No, really. I do.
But, when I made covenants and decided to try and live the gospel, I jumped in feet first. I agreed to make permanent changes so that I could better myself and be a worthy representative of Christ.
I gave up the booze.
I walked away from drugs no problem.
Coffee? Meh. Piece of cake.
I even gave up sex. (Much to my husband's chagrin.)
But the cussing? Oh dudes. I can't stop. It's like a separate life force inside of me that wants to be heard. LOUDLY.
Any of you who've spent more than 27 seconds with me know this to be true. The words just tumble out before I can clamp my lips shut.
I cuss more in casual conversation than when I'm mad. If I get to the point of angry cussing, it's likely to come to blows. (You two stop laughing right now. You know who you are too.)
My favorite cuss word is ass. Asstastic! See, isn't it freakin' hilarious?!? I'm doubled over laughing right now.
Unfortunately, just because it's funny doesn't mean it's appropriate or has a place in life.
I learned to cuss as a kid. It was the norm. Everyone cussed. Sometimes it was the "mild" stuff, sometimes it was the "taboo" cussing. Either way, it was accepted by everyone I knew to throw some language into every conversation.
But, I'm hoping for better for my kids, right? I'm hoping to spare them the generational tradition that I'm trying so desperately to escape. I'm lucky in that my kids haven't yet picked up the habit. They haven't even so much as parroted me in my sin. I know that won't last forever. And then, in 20 years, they too will be trying to overcome a personal weakness that can be traced back directly to me.
The For the Strength of Youth pamphlet says this about foul language:
"How you speak says much about who you are. Clean and intelligent language is evidence of a bright and wholesome mind. Profane, vulgar or crude language (or gestures), as well as jokes about immoral actions, are offensive to the Lord and others. Foul language harms you and degrades you."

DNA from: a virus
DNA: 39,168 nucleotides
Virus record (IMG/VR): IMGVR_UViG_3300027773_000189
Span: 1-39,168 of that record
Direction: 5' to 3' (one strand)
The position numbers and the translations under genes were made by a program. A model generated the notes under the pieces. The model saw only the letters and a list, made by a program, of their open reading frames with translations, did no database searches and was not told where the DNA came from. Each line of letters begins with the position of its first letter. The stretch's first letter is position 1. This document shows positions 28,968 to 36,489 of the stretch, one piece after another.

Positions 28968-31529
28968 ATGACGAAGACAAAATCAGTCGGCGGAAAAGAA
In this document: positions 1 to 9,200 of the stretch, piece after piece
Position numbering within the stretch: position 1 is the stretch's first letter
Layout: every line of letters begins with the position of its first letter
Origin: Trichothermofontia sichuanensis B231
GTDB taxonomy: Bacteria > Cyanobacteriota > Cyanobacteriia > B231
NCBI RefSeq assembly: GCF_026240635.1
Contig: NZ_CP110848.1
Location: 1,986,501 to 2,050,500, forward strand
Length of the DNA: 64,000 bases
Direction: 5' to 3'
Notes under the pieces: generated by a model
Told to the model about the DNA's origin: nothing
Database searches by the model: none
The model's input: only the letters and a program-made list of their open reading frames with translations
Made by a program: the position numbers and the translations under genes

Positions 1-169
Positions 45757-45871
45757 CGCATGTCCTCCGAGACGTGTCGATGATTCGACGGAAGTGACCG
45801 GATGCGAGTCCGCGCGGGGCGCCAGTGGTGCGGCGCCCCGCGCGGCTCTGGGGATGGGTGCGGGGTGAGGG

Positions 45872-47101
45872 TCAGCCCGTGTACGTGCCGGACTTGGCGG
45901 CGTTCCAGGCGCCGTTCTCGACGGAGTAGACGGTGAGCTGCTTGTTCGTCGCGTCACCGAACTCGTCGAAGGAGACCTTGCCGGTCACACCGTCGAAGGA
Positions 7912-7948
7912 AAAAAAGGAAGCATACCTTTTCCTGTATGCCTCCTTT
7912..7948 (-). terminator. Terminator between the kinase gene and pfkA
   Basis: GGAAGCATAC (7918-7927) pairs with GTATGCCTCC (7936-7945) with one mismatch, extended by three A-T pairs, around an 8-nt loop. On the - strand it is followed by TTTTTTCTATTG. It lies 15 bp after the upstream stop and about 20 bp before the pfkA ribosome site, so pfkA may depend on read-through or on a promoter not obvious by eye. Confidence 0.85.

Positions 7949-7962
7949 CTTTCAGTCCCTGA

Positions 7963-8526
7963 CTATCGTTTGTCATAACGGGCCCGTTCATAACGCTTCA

And from the Big Guy himself:
Not that which goeth into the mouth defileth a man, but that which cometh out of the mouth, this defileth a man. (Matthew 15:11)
But I say unto you that every idle word that men shall speak, they shall give account there of in the day of judgement. (Matthew 12:36-37)
The words of the talebearer are as wounds, and they go down in the innermost parts of the belly. (Proverbs 26:22)
They do go down into the innermost parts of the belly. Hurtful words do go down into the core of a person and there they fester, seeding doubts and insecurities that remain with a person throughout life.
Not only do corrupt words weaken those they are targeted at, but they weaken the speaker. As a poison to the soul, those words, spilled so easily change the user. The heart becomes calloused and the spirit dulls in order to protect itself from the abuse of foul language. One cannot habitually choose to employ inappropriate language and simultaneously gain all of the blessings of the spirit. It is not physically or spiritually possible.
It's interesting to note (as a good friend of mine did so for me when she explained the dangers of cussing and why she raised her family to never utter such words), that every cuss word used refers either to a part of the human body or an act of the human body. And what being would have us further defile our sacred bodies? Satan; for he is so jealous at his own lack of a physical body that he would do anything for us to degrade ours. When we describe ourselves or others in those terms, we are playing right into the hands of the Adversary.
I'm up against years of habit and generations of language tradition. Acknowledging the weakness is the first step with any addictive behavior. Then comes the hard part: applying the change. As with changes of the eternal sort, the Lord has to be part of the process. Humble prayer combined with determination can break the cycle. Therein lies the means to truly grow; to truly effect your own life, the lives of others and even generations to come.
It's damn hard though.
- What started as a way to communicate with far away friends and family has become a place for this horse trainer/HR manager turned stay at home mom of 3 girls to hold on to a bit of her own identity. It's my take on the ins and outs, the ups and downs, the thoughts and feelings, the mistakes and triumphs of this family as we bumble our way to eternity.